Omri Benayoun and Bruno Crémel, who head up the Partech Ventures Growth Fund, tell us about the challenges that companies need to tackle to steer a successful course through this key development stage.
Widely varying profiles, yet similarities as well
Companies in the growth fund may vary widely in terms of their revenues, business sector and even track record, but they all meet the crystal-clear criteria set down by Partech Ventures. “We decide to invest in a company if, and only if, it satisfies four criteria”, Bruno explains.
First and foremost, the firm must have the potential to be a game changer. “That is our number-one prerequisite. Every one of our investee companies offers some kind of breakthrough innovation, whether that be a technological development or a new kind of business model. The company must have the capacity to truly disrupt its market”, explains Omri. Next, the existing teams need to be up to the task. “We make sure that the project is being taken forward by outstanding, well-structured, sound teams that already have a track record of achievements.” The company also has to be growing strongly and heading towards profitability: “We are looking to fund companies whose annual income is generally – and of course this depends on the sector – in excess of €10 million”, adds Omri. In other words, they need to have reached a certain level of maturity in their home market. “The firms that we back through the growth fund are leaders, at least on their local market. Made.com, to give one example, had already built a name for its brand in the UK before we financed it”, Bruno elaborates.
Supporting entrepreneurs day by day
The fund does not only provide financial support. Bruno and Omri cite assistance for executives making strategic and operational adjustments, and access to a network of business and tech partners as key factors in forging successful partnerships between investee companies and the fund.
Senior execs working to transform a company in order to boost its growth have to grapple with new challenges on a daily basis. They face many questions, and advice is extremely precious. The fund can help by, for example, assisting the company to structure its go-to-market strategy, identifying new distribution channels or developing a new business line. “We are always on hand and talk to senior executives as often as we can – every day if need be”, says Bruno. It is not unusual for the team to spend several days with the company to help it make progress on identified topics. Omri and Bruno both feel that providing a listening ear is a crucial part of what they do. “Senior managers are constantly faced with new challenges, so we need to keep the channels of communication open and identify the points that we can help with”. The members of the Partech Growth team – Omri and Bruno in Europe along with Mark Menell in the USA – therefore have the job of advising senior executives across a wide spectrum of issues, drawing on their own past experience in running companies. “The more the fund team is invested, the better”, says Bruno.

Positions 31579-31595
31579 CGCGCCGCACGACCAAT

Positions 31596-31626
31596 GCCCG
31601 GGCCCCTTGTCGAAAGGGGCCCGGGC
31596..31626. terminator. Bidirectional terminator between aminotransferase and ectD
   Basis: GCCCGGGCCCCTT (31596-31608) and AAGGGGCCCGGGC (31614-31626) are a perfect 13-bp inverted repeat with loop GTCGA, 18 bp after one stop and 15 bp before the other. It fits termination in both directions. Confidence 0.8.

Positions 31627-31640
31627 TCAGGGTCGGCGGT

A second key factor in success is the Partech network, which helps to accelerate business development. “We try to make sure that companies get the maximum benefit out of the network built by Partech Ventures. With around 150 companies in our portfolio, we can, for example, put executives in touch with other leaders dealing with similar issues, from tech questions to international development or sales force organization”, explains Omri.
The challenges of international expansion
Investee companies have grown to become leaders on their home market, but now they need to push on. This is a key stage and the moment at which growth funds like the one run by Omri, Bruno and Mark come in. “Following its success in the UK, we assisted Made.com to grow its business in France and then Germany last year. Similarly, FreedomPop, originally based in LA, launched ten months ago in the UK market and more recently in Spain. We want our local leaders to become global leaders!” says Omri.
To do this, companies have to meet three big challenges. The first involves intelligently planning the framework for the expansion. Firms will naturally gravitate towards sufficiently large markets offering a favorable competitive environment. But, as Bruno says: “It’s rarely possible to carve out your place on a new market by merely copying an approach that worked elsewhere”. The second is to strike a balance between the company’s fundamentals, which need to be safeguarded, and the changes that must be made to adapt to the local setting: “At this stage in their development, companies have to preserve the DNA that was the foundation for their success, while adapting to the specific features of new target markets. This can be a mammoth undertaking”, Omri explains. Companies also have to get the balance right when it comes to structuring their resources. With annual growth of up to 50%, investee companies experience a radical change in dimension with every passing year. The task at that point is to find a harmonious equilibrium between the initial employees, the founders and the new hires needed to get the company through this decisive stage.
A final word of advice
“Entrepreneurs who get to this level have already built great companies. I usually advise them to take their dreams as far as they can”, says Bruno. “These firms are incredible innovators. To keep developing, they have to hold onto their culture of asking questions and taking risks. And stick by their determination to be game changers!” adds Omri.